"When I get up in the morning, I shower, I put on something comfortable and modern and I feel good the whole day," said Christensen. "Anything we can do to make our employees feel better, we do it."
This means throwing out the idea of uniform-as-costume. "Even if somebody asked me to design a chicken suit for a chicken restaurant, I wouldn't do that," said Karen Magenta, chair of the Career Apparel Institute. "It leaves people open to criticism."
Employers and designers must think about what teenagers want to wear.
Feeling good about a uniform is particularly important to the age group that dominate fast food employees: teenagers. Employers and designers know that a spiffy uniform helps recruit and retain employees. Young employees won't work for a company if they're going to feel ashamed when friends come in for a burger, or see them en route to work afer school. "With all the (quick serve restaurants) on the same block, all paying the same amount of money, uniforms could be the deciding factor," said Macek.
Uniform designers therefore check-out what's hip and fashionable. Designers and employers often survey employees to find out what they want to wear and look to the same places teenagers look for style. These days, Karen Macek, head of design at Crest Uniforms, a program coordinating firm cruises the ready-to-wear trade shows in Europe and the U.S. Hirschke uses New York fashion services that predict upcoming trends and colors. Magenta watches Elsa Klensch's fashion reports on CNN.
The result: colors tend to be brighter. Styles tend to be casual and sporty. At the moment, McDonald's uniforms have large blocks of color on the shirts, Macek's reinterpretation of the athletic look popularized by mainstream designers like Ralph Lauren Polo and Tommy Hilfiger.
Still, there's just so much you can do with a uniform. Material still has to look good after chocolate milk spills. Clothing has to endure long work days without becoming crumpled and shabby. Knowing that they must be worn often and replaced frequently, designers often keep the uniforms plain, and use less expensive accessories such as ties to reflect trendy colors and styles. And a designer always has to remember what the uniforms are used for: serving fast food.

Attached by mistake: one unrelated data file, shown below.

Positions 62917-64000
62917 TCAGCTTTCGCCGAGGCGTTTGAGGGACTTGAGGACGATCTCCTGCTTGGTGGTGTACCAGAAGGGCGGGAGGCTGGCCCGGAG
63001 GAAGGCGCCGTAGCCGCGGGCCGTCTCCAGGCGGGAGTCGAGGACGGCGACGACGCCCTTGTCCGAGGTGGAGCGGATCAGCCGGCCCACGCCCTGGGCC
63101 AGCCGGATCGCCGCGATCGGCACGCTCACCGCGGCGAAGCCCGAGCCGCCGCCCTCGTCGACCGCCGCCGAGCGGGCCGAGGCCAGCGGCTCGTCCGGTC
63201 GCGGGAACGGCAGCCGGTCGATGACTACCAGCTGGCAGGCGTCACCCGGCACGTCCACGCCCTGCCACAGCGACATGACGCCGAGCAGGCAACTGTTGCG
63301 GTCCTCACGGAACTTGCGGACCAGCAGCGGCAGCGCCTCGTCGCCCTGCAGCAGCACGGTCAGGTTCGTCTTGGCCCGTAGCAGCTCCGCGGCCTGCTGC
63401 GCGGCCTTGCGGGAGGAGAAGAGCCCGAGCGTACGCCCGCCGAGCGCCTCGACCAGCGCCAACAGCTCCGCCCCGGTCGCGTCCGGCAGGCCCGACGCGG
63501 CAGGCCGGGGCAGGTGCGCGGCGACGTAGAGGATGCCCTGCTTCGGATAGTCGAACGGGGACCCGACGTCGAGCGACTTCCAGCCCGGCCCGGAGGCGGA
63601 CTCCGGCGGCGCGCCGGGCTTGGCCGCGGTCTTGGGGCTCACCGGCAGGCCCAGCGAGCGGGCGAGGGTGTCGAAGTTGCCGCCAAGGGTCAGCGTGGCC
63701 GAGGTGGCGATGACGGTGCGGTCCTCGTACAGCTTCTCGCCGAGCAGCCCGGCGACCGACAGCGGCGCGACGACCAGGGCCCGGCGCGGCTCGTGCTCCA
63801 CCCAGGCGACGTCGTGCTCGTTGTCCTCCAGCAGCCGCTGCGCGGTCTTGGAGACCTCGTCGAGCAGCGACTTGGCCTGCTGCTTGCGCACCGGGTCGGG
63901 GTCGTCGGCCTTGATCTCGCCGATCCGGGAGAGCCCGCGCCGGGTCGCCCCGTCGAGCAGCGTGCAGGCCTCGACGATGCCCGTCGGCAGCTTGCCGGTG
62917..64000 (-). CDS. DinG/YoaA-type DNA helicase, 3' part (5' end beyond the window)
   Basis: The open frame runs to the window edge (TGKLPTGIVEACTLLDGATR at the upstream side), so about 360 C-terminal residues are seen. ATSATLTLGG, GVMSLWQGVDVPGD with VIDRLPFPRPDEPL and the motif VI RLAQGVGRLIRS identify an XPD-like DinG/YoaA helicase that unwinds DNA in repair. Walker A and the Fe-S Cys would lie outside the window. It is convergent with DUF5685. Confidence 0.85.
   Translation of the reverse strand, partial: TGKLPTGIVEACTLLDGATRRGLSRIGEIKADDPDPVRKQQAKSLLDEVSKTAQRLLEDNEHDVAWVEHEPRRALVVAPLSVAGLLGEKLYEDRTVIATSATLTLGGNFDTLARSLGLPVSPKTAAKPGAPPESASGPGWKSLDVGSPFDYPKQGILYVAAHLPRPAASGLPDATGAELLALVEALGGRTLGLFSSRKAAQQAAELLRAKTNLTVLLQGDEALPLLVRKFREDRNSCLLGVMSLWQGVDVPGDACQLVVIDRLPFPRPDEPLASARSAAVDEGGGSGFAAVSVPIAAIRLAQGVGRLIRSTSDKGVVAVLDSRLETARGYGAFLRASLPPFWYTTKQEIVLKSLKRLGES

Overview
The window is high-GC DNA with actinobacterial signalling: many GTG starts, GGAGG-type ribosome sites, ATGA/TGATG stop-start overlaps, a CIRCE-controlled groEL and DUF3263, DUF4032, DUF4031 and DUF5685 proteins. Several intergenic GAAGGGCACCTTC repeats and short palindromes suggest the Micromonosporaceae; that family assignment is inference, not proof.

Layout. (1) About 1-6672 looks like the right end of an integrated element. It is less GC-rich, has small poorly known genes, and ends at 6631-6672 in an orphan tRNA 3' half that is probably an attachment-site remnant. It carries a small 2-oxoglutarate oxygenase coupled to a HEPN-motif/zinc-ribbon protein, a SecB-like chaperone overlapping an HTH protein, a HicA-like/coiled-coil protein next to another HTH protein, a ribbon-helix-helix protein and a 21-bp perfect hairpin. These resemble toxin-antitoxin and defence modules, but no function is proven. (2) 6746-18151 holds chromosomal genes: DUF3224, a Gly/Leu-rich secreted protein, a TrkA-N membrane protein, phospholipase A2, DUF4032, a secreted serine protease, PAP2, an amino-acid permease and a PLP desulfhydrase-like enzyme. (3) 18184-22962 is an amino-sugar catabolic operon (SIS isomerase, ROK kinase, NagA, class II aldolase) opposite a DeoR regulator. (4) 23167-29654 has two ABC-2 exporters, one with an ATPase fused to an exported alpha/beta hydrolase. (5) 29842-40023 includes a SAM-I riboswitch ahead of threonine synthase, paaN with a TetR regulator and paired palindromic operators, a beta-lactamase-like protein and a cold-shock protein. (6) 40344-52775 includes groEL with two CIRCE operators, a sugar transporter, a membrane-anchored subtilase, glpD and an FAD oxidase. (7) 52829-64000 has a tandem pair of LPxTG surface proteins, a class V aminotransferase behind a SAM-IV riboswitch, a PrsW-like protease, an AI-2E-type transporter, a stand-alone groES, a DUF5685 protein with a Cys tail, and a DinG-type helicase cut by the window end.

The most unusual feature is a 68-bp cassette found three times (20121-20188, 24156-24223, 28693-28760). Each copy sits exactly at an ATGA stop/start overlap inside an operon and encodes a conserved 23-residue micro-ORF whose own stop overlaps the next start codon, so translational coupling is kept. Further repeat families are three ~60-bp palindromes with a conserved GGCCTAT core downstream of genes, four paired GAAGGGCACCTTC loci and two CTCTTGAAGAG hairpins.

"There are colors that you would never put in a food environment," said Magenta. "They would make you nauseous. This job could not be done by a color blind person."
And of course, there's the small issue of pleasing the company, which has logos, colors and a corporate image they want their uniforms to reflect.
At times, it isn't easy. "I've been in corporations where they get the president's wife to come in and say 'No, I don't like that color,'" said Herman.
Still, something seems to get lost in the shuffle. A quick survey of fast food employees in the Washington DC area suggests that even with thoughtful designers behind the threads, people just don't seem that thrilled to put uniforms on. And if anything, employees seemed the least impressed with designers' efforts to imitate the athletic wear that's popular today.
"The shirt is too colorful," said Angela, 16, an employee at Popeye's Famous Fried Chicken, peering down at the thick red, blue and yellow stripes running down her golf shirt. "I just don't want to walk out on the street like this."
"I'd prefer to wear fashionable clothes, designer clothes," said Derack, 20, who works at Subway. Apparently, if the bold purple and yellow golf shirt is meant to remind him of his favorite designer, Tommy Hilfiger, it's lost on him.
"It's meant to identify you with the organization," he said. "It's good for the person you're working for."
Not exactly a glowing response, but designers don't seem to mind that their work often goes unnoticed or unappreciated. As far as they are concerned, when it comes to uniforms, American teens are simply cut from the wrong cloth.
"Individualism is the key word." said Angela. "It's not a uniform country."